Mobile app development has many common pitfalls. In This article I will go over some of these oversights as well as the recommended approach to remedy your development process.
With competition levels between app developers still on the rise, every aspect in your application can be your advantage or your downfall.
It’s important to keep in mind that almost every obstacle you’re experiencing is probably giving headache to many other developers as well. I see it as both an advantage and a disadvantage, giving the edge to those of us who are creative and able to learn fast from others’ mistakes.
In this article we’ll discuss some of the most common flaws in the mobile app development process, and hopefully you’ll be able to take away a few critical don’ts for your dev workflow.
Rushing to Market
First impressions go a long way in the mobile app world, and users are unforgiving when it comes to a buggy app. I myself am extremely judgmental within the first 30 seconds of opening a new app. If I feel the UI is ugly or I am not seamlessly guided to the intended function of the app right away, I am liable to instantly delete. Do not rush a half-baked product to market.
Likewise, do not be in a rush to release both an android app and ios on the same launch. Make a calculated decision of where most of your users are and perfect the product and user experience on one platform before launching for the other.
Instagram had 30 million iOS users before rolling out their android app. Just saying…
Having too many superfluous features convoluted the entire user experience. When in the early stages of mobile app development,special care needs to be given to perfecting the core functionality. It is that lack of clear core functionality that leads many users to churn. Additional features can be added later, and with careful judgment.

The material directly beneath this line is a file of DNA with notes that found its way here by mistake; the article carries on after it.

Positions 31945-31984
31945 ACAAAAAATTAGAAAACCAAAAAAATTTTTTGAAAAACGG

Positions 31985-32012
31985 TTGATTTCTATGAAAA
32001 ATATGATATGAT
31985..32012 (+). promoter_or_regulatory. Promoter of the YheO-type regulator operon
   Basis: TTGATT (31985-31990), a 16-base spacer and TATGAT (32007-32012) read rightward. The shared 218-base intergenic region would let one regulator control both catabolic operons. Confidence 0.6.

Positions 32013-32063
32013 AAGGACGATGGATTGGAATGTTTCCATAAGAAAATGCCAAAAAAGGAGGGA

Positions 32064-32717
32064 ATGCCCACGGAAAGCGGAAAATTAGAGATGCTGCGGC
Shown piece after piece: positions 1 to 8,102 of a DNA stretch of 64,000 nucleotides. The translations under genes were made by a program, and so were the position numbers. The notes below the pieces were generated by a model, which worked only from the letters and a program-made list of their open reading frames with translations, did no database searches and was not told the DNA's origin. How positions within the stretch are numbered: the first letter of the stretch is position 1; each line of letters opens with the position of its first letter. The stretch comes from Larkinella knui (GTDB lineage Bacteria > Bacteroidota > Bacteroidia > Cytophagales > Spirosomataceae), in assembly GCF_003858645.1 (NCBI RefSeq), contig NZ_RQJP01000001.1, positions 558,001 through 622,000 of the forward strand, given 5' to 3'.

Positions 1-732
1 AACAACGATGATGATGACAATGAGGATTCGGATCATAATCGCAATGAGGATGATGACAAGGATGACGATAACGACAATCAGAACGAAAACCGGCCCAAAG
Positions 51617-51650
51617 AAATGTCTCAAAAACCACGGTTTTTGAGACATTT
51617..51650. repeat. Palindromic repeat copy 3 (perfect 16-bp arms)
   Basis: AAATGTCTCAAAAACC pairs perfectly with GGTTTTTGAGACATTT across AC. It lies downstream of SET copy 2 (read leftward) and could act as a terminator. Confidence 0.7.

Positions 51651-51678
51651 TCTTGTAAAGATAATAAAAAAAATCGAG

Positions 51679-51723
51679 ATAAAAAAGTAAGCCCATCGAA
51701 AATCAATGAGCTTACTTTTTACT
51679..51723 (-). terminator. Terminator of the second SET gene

A super insightful interview from last month with start-up mentor Hillel Fuld dove deeper into this topic. You can read it here.
Cloning the Website
Apps must have an actual added value for the users in order to be used (yeah, duh). If your app is a simple downsized micro version of your website, there is no real need to download it when users can just use their web browser to get the same/better functions.
The advantage of apps on smartphones is the ability to interact with the device’s camera and gps features, as well as take advantage of push notifications. In the early stages of mobile app development the questions of core functionality and app value need to be set as clear targets.
Over Monetization or Under Monetization
If you plan to make money with your app, then the monetization architecture must be designed in advance. Is the app going to cost money to download? A freemium model with in app upgrades? Or do you simply add advertising with the option to pay for an ad-free version.
These options can all be mixed and matched, but a fatal mistake is definitely to overplay your hand and try to squeeze money out of the user at every turn. Too many advertisements can lead to churn. Too few features in the base version can lead users to competitors.
Monetization strategies better be implemented gracefully and with special attention to user experience.
If you haven’t read my article about the importance of retention for monetization yet, go for it.
Self Beta Testing
Do not merely rely on in house teams or your best friends to look over your apps. You need actual users with fresh eyes and low patience levels. This outside feedback will be critical in getting all the bugs out of your app before pushing to market.
Secondly, be sure to have a good analytics system in place to measure how long users are in the app, and where the sticking points in the ux chain care. There are even analytics systems that provide you with “hot-buttons” that illustrate which buttons in an app are used the most.
One remarkable similarity that exists between all of these common mistakes and their solutions, is that you are catering to users with low tolerance for mistakes. The mobile app development process of getting a product to market is a methodical one and needs to be done with great care.
A dedicated marketing campaign is meaningless without a useful product with great user experience.
To sum it all up, my advice for you is to examine your app from the angles we just covered and ask yourself whether you’re heading down the crash and burn road, or are you on the right track. I’m a huge supporter of AB testing and real-time optimizations, but getting the basics wrong from the start can be a fatal mistake for your app.